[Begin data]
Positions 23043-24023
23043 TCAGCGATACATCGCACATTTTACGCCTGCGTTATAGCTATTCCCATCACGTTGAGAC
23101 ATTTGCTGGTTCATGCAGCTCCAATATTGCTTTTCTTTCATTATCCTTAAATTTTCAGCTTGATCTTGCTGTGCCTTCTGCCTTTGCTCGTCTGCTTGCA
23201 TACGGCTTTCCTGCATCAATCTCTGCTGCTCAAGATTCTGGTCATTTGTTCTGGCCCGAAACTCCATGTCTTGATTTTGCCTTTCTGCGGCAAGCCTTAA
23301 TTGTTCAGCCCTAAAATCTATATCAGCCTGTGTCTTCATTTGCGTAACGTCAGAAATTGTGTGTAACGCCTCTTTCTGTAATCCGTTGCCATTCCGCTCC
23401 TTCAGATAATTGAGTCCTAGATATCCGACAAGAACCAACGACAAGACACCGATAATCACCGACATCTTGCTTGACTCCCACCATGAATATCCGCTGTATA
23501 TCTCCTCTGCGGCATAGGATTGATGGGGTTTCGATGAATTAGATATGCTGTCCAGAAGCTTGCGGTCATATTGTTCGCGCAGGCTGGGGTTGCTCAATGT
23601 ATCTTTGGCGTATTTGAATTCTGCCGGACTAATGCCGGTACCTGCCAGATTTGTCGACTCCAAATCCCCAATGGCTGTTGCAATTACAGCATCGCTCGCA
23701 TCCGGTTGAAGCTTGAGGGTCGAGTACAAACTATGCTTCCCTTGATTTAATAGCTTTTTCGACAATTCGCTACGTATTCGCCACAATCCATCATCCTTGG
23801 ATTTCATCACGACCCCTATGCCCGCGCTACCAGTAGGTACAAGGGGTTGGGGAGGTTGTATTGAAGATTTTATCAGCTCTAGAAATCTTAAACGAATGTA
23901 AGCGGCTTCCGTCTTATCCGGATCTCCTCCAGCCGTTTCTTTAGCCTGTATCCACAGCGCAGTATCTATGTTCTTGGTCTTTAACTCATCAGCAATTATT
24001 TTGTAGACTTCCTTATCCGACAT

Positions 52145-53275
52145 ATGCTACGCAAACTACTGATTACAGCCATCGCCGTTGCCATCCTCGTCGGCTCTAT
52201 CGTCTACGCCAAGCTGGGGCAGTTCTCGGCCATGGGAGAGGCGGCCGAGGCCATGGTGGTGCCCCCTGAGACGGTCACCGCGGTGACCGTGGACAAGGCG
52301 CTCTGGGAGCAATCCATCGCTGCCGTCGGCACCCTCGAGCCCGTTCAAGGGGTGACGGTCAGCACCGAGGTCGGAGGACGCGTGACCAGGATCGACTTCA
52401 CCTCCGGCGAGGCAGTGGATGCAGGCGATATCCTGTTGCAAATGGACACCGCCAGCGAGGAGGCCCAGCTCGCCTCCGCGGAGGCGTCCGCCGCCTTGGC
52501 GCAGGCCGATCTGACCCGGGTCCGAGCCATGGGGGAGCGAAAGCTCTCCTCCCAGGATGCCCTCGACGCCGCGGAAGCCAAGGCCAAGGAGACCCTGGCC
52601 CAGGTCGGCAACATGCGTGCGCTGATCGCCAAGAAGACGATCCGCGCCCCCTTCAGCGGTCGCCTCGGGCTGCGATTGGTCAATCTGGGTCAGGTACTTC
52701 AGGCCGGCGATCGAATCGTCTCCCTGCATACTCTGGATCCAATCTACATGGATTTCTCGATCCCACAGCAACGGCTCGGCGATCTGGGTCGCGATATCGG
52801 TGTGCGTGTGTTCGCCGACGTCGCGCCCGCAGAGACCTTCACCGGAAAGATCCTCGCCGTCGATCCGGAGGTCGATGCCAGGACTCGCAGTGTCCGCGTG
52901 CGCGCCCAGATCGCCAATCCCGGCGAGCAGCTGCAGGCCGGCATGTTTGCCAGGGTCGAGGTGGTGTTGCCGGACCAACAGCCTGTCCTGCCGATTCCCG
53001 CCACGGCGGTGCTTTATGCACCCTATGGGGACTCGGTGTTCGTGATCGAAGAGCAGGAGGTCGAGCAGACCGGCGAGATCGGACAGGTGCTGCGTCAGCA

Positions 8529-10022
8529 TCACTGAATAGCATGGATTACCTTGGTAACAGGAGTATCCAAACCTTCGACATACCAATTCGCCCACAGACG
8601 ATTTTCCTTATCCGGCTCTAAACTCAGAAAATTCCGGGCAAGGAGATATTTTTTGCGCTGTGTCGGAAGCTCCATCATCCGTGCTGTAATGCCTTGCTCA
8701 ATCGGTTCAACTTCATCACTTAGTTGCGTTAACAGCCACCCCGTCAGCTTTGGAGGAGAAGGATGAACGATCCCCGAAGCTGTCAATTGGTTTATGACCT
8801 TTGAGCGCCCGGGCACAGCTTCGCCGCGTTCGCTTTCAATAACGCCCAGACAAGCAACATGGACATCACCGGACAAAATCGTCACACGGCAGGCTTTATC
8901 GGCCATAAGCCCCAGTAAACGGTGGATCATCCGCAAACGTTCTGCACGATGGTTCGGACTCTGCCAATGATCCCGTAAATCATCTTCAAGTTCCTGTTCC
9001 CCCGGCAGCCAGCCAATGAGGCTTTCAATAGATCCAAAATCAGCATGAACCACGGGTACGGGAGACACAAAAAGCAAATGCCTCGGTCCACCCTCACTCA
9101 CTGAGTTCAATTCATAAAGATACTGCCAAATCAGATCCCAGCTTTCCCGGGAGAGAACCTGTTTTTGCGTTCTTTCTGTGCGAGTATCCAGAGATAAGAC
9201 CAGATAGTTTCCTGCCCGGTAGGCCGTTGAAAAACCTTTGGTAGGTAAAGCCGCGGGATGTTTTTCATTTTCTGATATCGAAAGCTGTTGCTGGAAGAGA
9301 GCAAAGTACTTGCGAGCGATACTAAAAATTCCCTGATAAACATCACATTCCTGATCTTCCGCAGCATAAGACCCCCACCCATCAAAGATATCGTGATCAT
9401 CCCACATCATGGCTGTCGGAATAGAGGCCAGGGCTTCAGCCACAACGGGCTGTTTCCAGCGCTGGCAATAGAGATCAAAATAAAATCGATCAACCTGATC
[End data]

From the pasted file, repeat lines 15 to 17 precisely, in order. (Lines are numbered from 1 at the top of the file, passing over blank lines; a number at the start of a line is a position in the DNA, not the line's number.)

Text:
52201 CGTCTACGCCAAGCTGGGGCAGTTCTCGGCCATGGGAGAGGCGGCCGAGGCCATGGTGGTGCCCCCTGAGACGGTCACCGCGGTGACCGTGGACAAGGCG
52301 CTCTGGGAGCAATCCATCGCTGCCGTCGGCACCCTCGAGCCCGTTCAAGGGGTGACGGTCAGCACCGAGGTCGGAGGACGCGTGACCAGGATCGACTTCA
52401 CCTCCGGCGAGGCAGTGGATGCAGGCGATATCCTGTTGCAAATGGACACCGCCAGCGAGGAGGCCCAGCTCGCCTCCGCGGAGGCGTCCGCCGCCTTGGC